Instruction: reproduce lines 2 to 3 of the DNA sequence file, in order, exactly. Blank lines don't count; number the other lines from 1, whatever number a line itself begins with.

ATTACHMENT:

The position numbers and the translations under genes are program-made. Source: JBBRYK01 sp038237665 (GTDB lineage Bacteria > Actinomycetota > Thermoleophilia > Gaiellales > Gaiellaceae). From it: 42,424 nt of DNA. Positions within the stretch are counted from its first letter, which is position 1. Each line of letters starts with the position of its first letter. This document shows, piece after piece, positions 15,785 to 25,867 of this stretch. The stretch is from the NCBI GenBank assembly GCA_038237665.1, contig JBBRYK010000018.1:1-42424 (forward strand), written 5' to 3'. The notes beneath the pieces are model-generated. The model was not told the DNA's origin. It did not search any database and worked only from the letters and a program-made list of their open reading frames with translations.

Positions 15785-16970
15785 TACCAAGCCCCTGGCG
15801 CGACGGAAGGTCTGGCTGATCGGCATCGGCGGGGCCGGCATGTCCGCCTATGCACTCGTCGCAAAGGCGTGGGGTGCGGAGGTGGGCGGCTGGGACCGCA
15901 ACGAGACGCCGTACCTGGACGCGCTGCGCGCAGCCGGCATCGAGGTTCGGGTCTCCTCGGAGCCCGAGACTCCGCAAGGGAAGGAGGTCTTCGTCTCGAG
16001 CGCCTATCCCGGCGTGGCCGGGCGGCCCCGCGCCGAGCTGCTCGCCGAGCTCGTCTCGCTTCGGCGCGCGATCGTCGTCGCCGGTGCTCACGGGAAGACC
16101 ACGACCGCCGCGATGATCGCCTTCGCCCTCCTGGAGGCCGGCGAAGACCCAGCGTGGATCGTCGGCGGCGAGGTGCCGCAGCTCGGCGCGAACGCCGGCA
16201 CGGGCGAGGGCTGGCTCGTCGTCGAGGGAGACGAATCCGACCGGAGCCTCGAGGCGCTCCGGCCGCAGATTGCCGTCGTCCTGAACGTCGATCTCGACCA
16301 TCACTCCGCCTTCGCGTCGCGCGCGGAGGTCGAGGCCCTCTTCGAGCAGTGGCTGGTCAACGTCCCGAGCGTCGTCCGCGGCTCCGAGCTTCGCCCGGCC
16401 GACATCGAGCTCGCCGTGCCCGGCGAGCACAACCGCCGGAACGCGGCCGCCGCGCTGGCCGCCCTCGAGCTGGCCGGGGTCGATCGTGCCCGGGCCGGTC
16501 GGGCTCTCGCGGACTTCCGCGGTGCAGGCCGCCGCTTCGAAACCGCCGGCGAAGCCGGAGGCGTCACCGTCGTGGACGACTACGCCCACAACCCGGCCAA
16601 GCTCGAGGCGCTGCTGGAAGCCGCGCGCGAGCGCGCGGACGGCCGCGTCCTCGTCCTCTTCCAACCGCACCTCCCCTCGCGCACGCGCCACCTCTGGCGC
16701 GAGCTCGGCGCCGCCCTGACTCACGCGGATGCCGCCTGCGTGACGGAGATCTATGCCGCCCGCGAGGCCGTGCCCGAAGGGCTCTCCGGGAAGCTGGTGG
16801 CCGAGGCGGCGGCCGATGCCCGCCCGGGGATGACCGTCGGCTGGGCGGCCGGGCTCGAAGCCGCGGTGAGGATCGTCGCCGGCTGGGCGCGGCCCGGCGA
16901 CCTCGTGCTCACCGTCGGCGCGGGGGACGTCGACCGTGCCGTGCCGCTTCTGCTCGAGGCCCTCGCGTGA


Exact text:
Positions 15785-16970
15785 TACCAAGCCCCTGGCG